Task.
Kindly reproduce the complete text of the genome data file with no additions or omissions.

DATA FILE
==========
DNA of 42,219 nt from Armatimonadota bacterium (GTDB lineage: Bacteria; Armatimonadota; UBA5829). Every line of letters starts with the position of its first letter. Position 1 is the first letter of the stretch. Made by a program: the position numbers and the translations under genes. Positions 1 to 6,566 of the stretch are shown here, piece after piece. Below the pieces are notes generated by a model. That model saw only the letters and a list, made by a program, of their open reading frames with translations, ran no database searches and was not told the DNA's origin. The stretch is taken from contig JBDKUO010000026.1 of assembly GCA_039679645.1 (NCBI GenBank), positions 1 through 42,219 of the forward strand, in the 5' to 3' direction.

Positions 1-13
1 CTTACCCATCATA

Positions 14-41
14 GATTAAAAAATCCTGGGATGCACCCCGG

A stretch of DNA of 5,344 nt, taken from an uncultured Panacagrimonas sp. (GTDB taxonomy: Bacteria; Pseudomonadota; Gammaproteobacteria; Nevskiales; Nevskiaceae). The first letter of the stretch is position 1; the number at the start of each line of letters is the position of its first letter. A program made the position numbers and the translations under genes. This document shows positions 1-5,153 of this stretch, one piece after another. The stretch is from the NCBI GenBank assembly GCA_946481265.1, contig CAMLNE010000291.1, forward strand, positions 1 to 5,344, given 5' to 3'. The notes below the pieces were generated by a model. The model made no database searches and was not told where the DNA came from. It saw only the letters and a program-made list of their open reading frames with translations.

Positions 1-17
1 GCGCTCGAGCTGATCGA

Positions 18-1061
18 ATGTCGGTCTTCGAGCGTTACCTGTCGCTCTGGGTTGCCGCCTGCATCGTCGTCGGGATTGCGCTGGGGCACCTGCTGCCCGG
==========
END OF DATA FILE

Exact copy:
DNA of 42,219 nt from Armatimonadota bacterium (GTDB lineage: Bacteria; Armatimonadota; UBA5829). Every line of letters starts with the position of its first letter. Position 1 is the first letter of the stretch. Made by a program: the position numbers and the translations under genes. Positions 1 to 6,566 of the stretch are shown here, piece after piece. Below the pieces are notes generated by a model. That model saw only the letters and a list, made by a program, of their open reading frames with translations, ran no database searches and was not told the DNA's origin. The stretch is taken from contig JBDKUO010000026.1 of assembly GCA_039679645.1 (NCBI GenBank), positions 1 through 42,219 of the forward strand, in the 5' to 3' direction.

Positions 1-13
1 CTTACCCATCATA

Positions 14-41
14 GATTAAAAAATCCTGGGATGCACCCCGG

A stretch of DNA of 5,344 nt, taken from an uncultured Panacagrimonas sp. (GTDB taxonomy: Bacteria; Pseudomonadota; Gammaproteobacteria; Nevskiales; Nevskiaceae). The first letter of the stretch is position 1; the number at the start of each line of letters is the position of its first letter. A program made the position numbers and the translations under genes. This document shows positions 1-5,153 of this stretch, one piece after another. The stretch is from the NCBI GenBank assembly GCA_946481265.1, contig CAMLNE010000291.1, forward strand, positions 1 to 5,344, given 5' to 3'. The notes below the pieces were generated by a model. The model made no database searches and was not told where the DNA came from. It saw only the letters and a program-made list of their open reading frames with translations.

Positions 1-17
1 GCGCTCGAGCTGATCGA

Positions 18-1061
18 ATGTCGGTCTTCGAGCGTTACCTGTCGCTCTGGGTTGCCGCCTGCATCGTCGTCGGGATTGCGCTGGGGCACCTGCTGCCCGG